I haven’t had much time to add tot he growing collection these last few weeks, so I thought it would be good to show you the set so far in one blog post. ‘m going to be making some 3-d versions of these for a school event on June 19th. It should be fun! Details of that event will follow in the coming days.
The Jengu, from Cameroon, differs in appearance from person to person, but it is said to be a beautiful, mermaid-like figures with long, hair and gap-toothed smiles. A Jengu (plural Miengu) is a water spirit in the traditional beliefs of the Sawa ethnic groups of Cameroon. They live in rivers and the sea and bring good fortune to worshipers. They are also healers and intermediaries between people and the spirits. A Jengu cult has long enjoyed popularity in Cameroon. For the inland Bakweri, Jengu worship is a rite of passage for eight to ten-year old girls. During this time, the girl must wear a dress made of fern fronds and follow a series of taboos. After this period, she is a full member of the cult. There are many mermaid creatures in mythology across the African continent.
In the first sketch of a new series, I am going to try to illustrate African mythological creatures and characters. First up is the Lightning bird, or Impundulu. There are likely to be several versions of each of these characters, so your input is welcome. I am hoping to create a set of six to 12 finished images by the summer of 2013.
The Impundulu or Thekwane (Lightning bird) is a mythological creature in South African traditional tribal folklore. The Zulu and the Xhosa and Pondo tribes have stories about the lightning bird, described as black and white, the size of a human and which is said to cause thunder and lightning with its wings and talons. It is said to have an appetite for blood.
The lightning bird is believed to manifest itself only through lightning, except to women, to whom it reveals itself as a bird. The bird may take several forms. In one instance, a girl described a black rooster-like bird that ran up her hoe and left claw marks on her body before it flew back to the clouds. It is also described as having iridescent feathers like a peacock’s or a fiery red tail, bill and legs.
The Impundulu is believed to lay a large egg underground at the point of a lightning strike and this may be a good or bad omen. Traditionally, the tribe’s witch doctor plays the essential role in dealing with the lightning bird. The bird’s flesh can be made into a remedy for tracing thieves, as an example.
In real life, the Hammerkop, or Stork, whose territory ranges from Africa, Madagascar to Arabia, is believed to be the lightning bird.
In 2005, a South african Newspaper reported that a man was convicted of culpable homicide after killing a two-year-old child he believed to be an Impundulu.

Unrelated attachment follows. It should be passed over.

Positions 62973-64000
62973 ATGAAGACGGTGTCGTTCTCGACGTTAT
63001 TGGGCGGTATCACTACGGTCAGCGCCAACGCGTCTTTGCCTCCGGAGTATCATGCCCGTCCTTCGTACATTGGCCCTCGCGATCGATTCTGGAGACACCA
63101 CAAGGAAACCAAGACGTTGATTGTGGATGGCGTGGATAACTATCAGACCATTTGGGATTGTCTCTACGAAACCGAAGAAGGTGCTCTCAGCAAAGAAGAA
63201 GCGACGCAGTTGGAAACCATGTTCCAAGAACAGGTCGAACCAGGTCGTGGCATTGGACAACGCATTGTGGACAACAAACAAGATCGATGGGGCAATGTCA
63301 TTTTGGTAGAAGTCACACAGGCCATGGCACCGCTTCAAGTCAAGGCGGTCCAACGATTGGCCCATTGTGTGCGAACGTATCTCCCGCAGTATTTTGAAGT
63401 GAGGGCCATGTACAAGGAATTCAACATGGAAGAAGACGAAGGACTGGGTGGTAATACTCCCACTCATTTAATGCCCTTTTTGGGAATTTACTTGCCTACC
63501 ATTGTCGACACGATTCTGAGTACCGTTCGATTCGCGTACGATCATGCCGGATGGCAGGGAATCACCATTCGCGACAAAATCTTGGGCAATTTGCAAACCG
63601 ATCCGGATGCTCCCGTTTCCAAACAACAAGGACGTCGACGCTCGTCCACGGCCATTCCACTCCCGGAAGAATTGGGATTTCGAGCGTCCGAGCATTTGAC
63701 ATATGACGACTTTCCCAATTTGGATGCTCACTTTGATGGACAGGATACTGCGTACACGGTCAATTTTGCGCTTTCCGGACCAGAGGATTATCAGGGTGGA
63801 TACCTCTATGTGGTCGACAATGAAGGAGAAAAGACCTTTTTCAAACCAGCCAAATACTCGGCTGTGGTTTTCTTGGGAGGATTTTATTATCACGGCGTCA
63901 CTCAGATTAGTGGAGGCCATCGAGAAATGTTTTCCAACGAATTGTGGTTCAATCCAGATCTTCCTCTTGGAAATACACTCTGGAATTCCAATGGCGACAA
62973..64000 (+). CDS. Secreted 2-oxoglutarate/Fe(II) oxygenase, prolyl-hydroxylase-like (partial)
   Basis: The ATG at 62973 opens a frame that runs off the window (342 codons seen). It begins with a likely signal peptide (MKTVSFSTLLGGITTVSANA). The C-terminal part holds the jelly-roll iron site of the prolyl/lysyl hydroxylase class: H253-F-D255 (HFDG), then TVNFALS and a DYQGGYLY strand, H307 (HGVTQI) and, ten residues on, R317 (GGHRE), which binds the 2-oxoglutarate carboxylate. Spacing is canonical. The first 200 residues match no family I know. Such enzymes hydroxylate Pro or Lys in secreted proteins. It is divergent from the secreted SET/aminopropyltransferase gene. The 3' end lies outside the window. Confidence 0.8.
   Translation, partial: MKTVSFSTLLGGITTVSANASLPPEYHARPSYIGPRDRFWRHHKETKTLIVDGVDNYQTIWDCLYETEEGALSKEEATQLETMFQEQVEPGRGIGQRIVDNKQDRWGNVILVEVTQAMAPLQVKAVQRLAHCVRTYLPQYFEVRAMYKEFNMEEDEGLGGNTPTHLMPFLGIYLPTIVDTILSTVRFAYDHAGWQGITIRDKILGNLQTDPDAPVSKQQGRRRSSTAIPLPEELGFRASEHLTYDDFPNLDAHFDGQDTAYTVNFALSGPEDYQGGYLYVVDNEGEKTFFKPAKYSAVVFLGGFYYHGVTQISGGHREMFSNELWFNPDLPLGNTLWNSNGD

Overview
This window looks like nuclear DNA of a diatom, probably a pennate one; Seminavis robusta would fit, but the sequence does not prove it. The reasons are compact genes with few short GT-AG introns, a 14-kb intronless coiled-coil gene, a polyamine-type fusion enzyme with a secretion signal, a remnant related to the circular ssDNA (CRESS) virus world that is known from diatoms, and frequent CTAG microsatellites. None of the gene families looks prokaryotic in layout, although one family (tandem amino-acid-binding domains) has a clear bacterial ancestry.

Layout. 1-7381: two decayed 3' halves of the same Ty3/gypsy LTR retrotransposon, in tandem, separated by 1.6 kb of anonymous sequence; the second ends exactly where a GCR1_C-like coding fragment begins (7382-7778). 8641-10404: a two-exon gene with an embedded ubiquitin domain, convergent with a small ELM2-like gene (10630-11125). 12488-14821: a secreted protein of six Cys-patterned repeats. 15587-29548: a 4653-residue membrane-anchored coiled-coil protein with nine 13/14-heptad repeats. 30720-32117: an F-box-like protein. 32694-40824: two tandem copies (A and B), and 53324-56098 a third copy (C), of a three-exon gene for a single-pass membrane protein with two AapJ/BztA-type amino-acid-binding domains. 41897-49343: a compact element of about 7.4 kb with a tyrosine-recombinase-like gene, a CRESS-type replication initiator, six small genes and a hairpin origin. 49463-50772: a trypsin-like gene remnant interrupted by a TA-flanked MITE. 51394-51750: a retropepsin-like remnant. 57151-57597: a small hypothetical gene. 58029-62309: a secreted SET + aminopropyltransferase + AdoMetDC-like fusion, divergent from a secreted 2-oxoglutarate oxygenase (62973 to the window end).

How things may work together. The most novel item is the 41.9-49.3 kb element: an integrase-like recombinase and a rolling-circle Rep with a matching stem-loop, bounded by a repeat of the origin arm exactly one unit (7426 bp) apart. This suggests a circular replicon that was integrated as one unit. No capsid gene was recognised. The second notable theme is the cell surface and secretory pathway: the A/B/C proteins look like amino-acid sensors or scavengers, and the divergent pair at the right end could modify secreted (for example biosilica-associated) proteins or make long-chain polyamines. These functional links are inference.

I spent time in book shops over the festive season. I realised it is still a better experience than being online.
I also noticed the lack of contemporary stories for children about other cultures. Most, if not all publishers have an anthology of folk tales from ‘the world’. Then, most publishers have the obligatory ‘multicultural’ collections, or a series about a character from somewhere else. But there aren’t many of these and they are so similar that they can be mistaken for being the same.
Children that don’t have access to cultural stories will grow up to be adults that don’t have access to cultural stories. What will they pass on to their children? Flights of fantasy for young children don’t have to all be dragons and giants and talking animals that are candy coloured, or warm and fuzzy. In this age where more respect is being given to a person’s background celebrating cultures could go a long way.
Youth culture is current and ever-changing and really quite exciting. We cannot look at it like a sub culture. It has its own language and code of behaviour which comes out of the your person’s experience as a child.
African culture is all but forgotten by publishers. Traditional culture is crammed in to the one volume I mentioned earlier and modern African culture is simply not present. 54 countries and the cradle of human life is not seen as interesting enough…
If you ever have the opportunity to sit with a book seller our buyer you will hear that these stories simply don’t sell, it’s a sales and marketing issue. I believe it is one of misunderstanding and slight fear. As the world looks to Africa and the East it is only a matter of time before that will change.
So, this year, I will be focusing on cultures of all kinds: How to make them fun, how to turn them into stories. What’s more, I’ll let you know how the year progresses.
Zimbabwean born GRaphic designer Chaz Maviyane-Davies lives and teaches in the US. He challenges his students to avoid being proponents of “homogenized blandness” – the practice of embracing technology to the detriment of our idiosyncratic visual languages. The result being uniform mediocrity. He extends this challenge in particular, to his fellow Africans:
“It’s about breaking down and finding the inherited, mythically infused iconography and then rebuilding it in order to fit the feeling and nature of where we are now. The tone, rhythm and depth of our identity is special and can be used to talk to each other today. And we have to use that visual language to slowly try to bring some of our personality and presence into the design arena.”